Oklahoma jail guards have been charged after forcing inmates to listen to ‘Baby Shark’ on repeat for more than 2 hours, officials say
- Two former jail guards and their supervisor in Oklahoma have been charged with misdemeanor counts of cruelty to a prisoner, court records show.
- investigators say they forced at least four inmates at an Oklahoma County jail to listen to the children's song "Baby Shark" on repeat as a form of discipline.
- Investigators said said the jail guards, Gregory Cornell Butler Jr., 21, and Christian Charles Miles, 21, admitted to playing "Baby Shark" and have since resigned.
- Their supervisor, Christopher Raymond Hendershott, who was also charged in the incident, has retired.
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Two former Oklahoma jail guards and their supervisor were charged on Monday after an investigation found they had punished inmates at their facility by making them stand up and listen to the children's song "Baby Shark" loudly on repeat for at least two hours.
According to an affidavit seen by The Oklahoman, at least four inmates at an Oklahoma County jail were forced to stand with their hands cuffed behind their backs and listen to the children's song on repeat during November and December 2019.
Gregory Cornell Butler Jr., 21; Christian Charles Miles, 21; and Christopher Raymond Hendershott, 50; were all charged on Monday with misdemeanor counts of cruelty to a prisoner, court records show.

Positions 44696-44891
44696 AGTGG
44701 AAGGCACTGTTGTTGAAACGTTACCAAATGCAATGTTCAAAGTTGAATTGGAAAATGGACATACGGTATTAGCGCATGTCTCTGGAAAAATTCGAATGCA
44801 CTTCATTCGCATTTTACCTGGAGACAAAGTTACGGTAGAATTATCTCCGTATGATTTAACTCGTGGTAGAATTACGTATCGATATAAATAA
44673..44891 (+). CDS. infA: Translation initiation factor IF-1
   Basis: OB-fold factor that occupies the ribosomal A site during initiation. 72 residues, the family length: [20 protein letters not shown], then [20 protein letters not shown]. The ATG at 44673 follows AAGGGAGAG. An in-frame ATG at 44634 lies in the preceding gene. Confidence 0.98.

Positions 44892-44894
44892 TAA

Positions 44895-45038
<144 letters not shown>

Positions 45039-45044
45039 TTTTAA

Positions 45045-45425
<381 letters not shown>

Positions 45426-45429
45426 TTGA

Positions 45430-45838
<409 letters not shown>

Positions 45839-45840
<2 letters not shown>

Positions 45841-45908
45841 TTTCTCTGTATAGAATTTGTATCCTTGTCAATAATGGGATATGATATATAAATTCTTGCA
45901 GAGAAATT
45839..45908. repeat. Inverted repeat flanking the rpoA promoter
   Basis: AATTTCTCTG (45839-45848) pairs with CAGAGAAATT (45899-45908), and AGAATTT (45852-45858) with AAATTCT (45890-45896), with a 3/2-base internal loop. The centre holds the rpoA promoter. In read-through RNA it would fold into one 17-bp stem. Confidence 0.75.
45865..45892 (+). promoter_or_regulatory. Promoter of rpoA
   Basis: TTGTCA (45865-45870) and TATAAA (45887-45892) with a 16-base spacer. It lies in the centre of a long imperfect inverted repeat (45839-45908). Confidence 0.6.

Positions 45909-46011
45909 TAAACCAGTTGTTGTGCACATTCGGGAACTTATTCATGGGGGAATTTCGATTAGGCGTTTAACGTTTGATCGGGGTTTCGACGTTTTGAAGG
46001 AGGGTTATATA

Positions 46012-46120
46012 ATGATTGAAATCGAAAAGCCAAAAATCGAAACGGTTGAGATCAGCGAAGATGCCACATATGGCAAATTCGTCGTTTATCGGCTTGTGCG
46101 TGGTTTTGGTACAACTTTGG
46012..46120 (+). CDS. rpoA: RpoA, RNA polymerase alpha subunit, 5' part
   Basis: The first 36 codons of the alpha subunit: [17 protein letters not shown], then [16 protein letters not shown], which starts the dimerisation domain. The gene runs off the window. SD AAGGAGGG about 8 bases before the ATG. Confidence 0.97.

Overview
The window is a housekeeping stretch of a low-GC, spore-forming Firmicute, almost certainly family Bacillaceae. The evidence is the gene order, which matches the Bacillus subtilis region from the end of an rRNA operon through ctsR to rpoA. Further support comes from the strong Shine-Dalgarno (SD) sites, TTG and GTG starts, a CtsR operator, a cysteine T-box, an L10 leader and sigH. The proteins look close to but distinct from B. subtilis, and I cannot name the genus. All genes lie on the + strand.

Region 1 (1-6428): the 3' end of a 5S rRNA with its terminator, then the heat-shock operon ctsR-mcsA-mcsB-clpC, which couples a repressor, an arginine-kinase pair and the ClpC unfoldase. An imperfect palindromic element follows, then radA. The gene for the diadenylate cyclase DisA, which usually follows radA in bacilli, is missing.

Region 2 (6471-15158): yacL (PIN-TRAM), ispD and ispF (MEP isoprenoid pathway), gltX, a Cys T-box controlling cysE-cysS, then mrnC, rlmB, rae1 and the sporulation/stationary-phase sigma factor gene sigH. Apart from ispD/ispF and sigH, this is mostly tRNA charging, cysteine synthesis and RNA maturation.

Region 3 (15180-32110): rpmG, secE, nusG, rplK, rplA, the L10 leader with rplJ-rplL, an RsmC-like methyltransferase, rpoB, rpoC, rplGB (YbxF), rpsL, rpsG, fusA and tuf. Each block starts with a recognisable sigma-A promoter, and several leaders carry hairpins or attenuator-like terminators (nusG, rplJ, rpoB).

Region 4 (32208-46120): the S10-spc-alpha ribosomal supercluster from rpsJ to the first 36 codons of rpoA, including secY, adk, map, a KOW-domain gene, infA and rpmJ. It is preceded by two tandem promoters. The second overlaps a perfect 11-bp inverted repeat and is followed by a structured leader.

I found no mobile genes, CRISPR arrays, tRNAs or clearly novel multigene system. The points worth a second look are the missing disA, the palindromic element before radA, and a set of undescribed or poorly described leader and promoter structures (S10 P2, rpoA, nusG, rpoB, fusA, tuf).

According to the affidavit, Miles and Butler are accused of carrying out the punishment and Hendershott is accused of letting it happen.
All three men were employees of the Oklahoma County Sheriff's Department at the time of the incidents, KOCO-TV reported.
When the Oklahoma County Sheriff's Office learned about the punishment, Butler and Miles were suspended and later resigned from the department. Hendershott retired.
Investigators said in the affidavit that Miles and Butler admitted to using "Baby Shark" as punishment.
They said the men used the song "as a means to discipline inmates and teach them a lesson because they felt that disciplinary action within the Detention Center was not working in correcting the behavior of the inmates."
It's unclear exactly why they were disciplining the inmates in the first place.
"The playing of the music was said to be a joke between Miles and Butler," investigators said, adding at the music put "undue emotional stress" on the inmates.
Oklahoma County District Attorney David Prater told The Oklahoman that he would have filed felony charges if there was an option.
"It was unfortunate that I could not find a felony statute to fit this fact scenario," Prater said. "I would have preferred filing a felony on this behavior."
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